IMA FUCKING GYMNIST, LOVEBOAT, SHEARING PINX, ILL EASE
(ArtWorks) The kids in San Fernando Valley punk trio Ima Fucking Gymnist look barely old enough to drive a tour van; their parents probably went to early Black Flag shows. Or maybe they were just pumping Damaged into their wombs. Whatever the case, Ima Fucking Gymnist have developed into an impressively adrenalized adolescent punk trio. Frontwoman Maritza Zelada rants and hollers over Luis Castillo and Jordan Espino's breakneck drumming and guttural bass. It's not called gym-nice-tics for a reason. Shearing Pinx are a dueling guitar noise monster from Vancouver, BC. Their songs ricochet suddenly from sci-fi sound effects to searing guitar shreds to heart-stopping arrhythmia, with Nicolas Hughes's spaced-out screams invading throughout. ERIC GRANDY
LACEY BROWN (CD RELEASE), JOSH OTTUM
(High Dive) Lacey Brown has been working on her first full length, Waking Holding Dreaming Dying, for what feels like about a thousand years. She's one of those artists whose CD-R somehow finds its way into your hands, and you end up burning 100 copies for friends, putting it on mixtapes, and frequently, saying stupidly fannish things like "Just WAIT till she puts out a record!" She still plays her simple, plaintive songs on an acoustic guitar, but Brown has graduated from singer-songwriter school, using her studio and band to their fullest, employing an army of vocalists and electronic effects. Brown's own drumming deftly meshes with Gary Owen's electronic beats to keep things moving forward. The record oozes love and sincerity, which is a rare thing. JOEL HARTSE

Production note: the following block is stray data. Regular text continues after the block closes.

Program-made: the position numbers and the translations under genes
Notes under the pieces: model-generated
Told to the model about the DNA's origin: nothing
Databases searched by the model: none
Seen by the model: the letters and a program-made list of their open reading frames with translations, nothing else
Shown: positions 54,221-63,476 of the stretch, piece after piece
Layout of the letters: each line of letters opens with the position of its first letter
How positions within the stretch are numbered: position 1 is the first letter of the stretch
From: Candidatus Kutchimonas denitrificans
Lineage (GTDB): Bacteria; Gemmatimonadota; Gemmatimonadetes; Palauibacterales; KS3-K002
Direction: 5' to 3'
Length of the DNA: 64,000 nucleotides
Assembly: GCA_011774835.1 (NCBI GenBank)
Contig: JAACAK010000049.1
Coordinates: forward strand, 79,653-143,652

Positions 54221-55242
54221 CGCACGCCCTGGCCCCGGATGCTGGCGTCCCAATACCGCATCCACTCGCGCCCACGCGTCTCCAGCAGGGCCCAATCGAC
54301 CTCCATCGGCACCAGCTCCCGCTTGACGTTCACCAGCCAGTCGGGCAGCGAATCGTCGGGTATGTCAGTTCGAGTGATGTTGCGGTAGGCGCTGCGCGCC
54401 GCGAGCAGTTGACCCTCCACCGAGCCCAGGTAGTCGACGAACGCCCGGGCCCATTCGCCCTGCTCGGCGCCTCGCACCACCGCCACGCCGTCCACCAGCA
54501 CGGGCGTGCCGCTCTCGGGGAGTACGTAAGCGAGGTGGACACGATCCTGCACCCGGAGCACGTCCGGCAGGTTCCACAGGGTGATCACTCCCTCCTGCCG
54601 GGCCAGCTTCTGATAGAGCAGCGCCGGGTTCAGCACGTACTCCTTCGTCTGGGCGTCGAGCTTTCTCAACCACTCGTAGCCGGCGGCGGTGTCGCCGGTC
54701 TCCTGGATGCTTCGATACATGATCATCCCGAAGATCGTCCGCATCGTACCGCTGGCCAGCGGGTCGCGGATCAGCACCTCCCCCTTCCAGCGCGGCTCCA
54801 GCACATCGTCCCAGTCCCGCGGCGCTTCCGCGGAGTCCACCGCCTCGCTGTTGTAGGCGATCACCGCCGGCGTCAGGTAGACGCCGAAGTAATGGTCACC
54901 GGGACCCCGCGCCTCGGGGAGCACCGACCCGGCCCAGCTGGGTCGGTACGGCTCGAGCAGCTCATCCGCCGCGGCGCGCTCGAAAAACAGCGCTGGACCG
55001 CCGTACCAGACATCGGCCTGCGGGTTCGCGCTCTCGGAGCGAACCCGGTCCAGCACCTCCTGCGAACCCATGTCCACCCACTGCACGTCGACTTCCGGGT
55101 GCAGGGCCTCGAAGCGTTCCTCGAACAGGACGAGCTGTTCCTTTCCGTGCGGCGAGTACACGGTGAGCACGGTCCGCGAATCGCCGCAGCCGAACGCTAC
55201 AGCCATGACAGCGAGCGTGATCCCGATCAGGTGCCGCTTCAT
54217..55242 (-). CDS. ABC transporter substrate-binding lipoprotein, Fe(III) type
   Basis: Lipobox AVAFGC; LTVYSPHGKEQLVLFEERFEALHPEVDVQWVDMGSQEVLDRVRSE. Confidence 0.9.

LE CASTLE VANIA, CHROMATICS, THE PRIDS, DJS COLBY B AND PACO
(Chop Suey) Le Castle Vania is the production alias of Atlanta up-and-comer Dylan Eiland (aka DJ DJ Dylan). In the land of crunk, Eiland stands out as a lily-white (and bleach blond) emissary of glittering disco and tweaked electro sleaze. The 24-year-old has done remixes for Snowden and 120 Days and has ties to the Dim Mak and iheartcomix record labels. Chromatics are the revolving-door recording project of onetime Seattle resident Adam Miller (not the Adam Miller from Adult.). Since sloughing off the three-fourths of his band that would become Shoplifting, Miller's abandoned the art-damaged punk of the band's Kill Rock Stars releases to follow Glass Candy's lead into the after-dark, neon-lit world of nu Italo disco. It's a good look for him (and whatever ingenue muse he's working with these days). ERIC GRANDY
NOMO, SLY LOTHARIO
(Tractor) See album review, page 42.
DYME DEF, GRYNCH, RICKY PHAROAH, MACKLEMORE, TRU ID, J PINDER, RIK RUDE
(Vera Project) See preview, page 39.
THE VALLEY, THE RUBY DOE, VICTORY SMOKES, POLICE TEETH